Mentoring Circles Topic 3: Inclusivity
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King III requires that organisations adopt the stakeholder-inclusive approach to corporate governance. This means that Boards must genuinely consider the perspectives of their stakeholders when making decisions on good governance, including issues of social well-being, environmental integrity and other sustainability considerations.


It can be difficult to map an organisation’s stakeholders, and even more difficult to engage with them meaningfully. This is particularly so in a country as diverse as South Africa. Inclusivity does only require external engagement. However; involving employees, and multi-disciplinary inputs for decisions can pose significant challenges, while adding considerable value to an organisation. Boards should also consider the principle of inclusivity in their own diversity: a mix of gender, age, technical skills, and cultural perspective can make for more robust interactions and more informed decision making.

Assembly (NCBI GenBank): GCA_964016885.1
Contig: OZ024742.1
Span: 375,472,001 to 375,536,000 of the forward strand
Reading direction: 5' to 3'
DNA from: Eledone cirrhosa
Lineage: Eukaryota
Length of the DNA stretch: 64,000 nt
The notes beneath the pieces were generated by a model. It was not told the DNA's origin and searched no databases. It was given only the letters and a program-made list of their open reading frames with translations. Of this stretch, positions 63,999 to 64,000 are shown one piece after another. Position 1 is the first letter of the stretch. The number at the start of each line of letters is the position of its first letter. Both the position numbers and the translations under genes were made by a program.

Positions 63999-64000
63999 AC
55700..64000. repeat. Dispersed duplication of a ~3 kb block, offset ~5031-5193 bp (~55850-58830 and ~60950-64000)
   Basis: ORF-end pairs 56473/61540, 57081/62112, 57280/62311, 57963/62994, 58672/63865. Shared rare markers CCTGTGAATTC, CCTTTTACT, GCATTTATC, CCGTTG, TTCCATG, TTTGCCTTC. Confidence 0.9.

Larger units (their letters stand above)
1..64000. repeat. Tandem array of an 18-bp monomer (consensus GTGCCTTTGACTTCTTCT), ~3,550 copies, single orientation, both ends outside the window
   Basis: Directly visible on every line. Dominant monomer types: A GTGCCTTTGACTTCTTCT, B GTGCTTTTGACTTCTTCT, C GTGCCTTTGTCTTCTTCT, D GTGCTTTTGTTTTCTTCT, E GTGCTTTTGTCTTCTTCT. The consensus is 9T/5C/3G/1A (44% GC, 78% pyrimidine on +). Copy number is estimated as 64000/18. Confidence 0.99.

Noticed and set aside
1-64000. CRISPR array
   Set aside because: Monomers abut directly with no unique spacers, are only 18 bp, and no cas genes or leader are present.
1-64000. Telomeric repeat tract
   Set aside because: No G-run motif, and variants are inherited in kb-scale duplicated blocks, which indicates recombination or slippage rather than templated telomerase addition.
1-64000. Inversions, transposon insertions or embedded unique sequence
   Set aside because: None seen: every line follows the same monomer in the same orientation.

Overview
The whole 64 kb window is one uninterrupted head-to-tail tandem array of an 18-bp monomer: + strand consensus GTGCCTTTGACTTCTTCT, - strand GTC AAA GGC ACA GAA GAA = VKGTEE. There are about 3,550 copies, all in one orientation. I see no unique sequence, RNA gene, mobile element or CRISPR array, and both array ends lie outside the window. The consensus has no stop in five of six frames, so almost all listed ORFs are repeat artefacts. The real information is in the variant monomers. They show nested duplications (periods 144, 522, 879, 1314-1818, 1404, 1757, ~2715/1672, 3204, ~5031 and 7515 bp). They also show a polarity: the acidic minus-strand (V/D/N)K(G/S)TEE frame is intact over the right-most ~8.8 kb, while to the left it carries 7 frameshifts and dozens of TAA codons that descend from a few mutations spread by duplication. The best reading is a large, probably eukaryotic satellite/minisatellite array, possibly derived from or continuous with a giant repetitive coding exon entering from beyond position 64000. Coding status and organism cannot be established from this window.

King Code of Governance principles (King III)

  • Principle 1.1: the board should provide effective leadership based on an ethical foundation.

Key Focus Areas

The actual individual problems to be mentored will be raised during the Circle. The following are intended to serve as thought-starters only:


  • How do Boards counter ‘fronting’ of any nature in their own ranks, for the sake of appearances?
  • How do Boards balance the need to engage meaningfully with a broad range of stakeholders with the need to make decisions in a rapidly changing business, legal, social and environmental context?
  • How do individual Directors overcome feelings of inadequacy when faced with decisions on areas about which they know little, while maintaining their fiduciary duties?
  • What does inclusivity mean?
  • How are – or should - different views be weighted, whether as individual Board members, or as different stakeholder groups?
  • How are differing values accommodated in the inclusive approach to governance?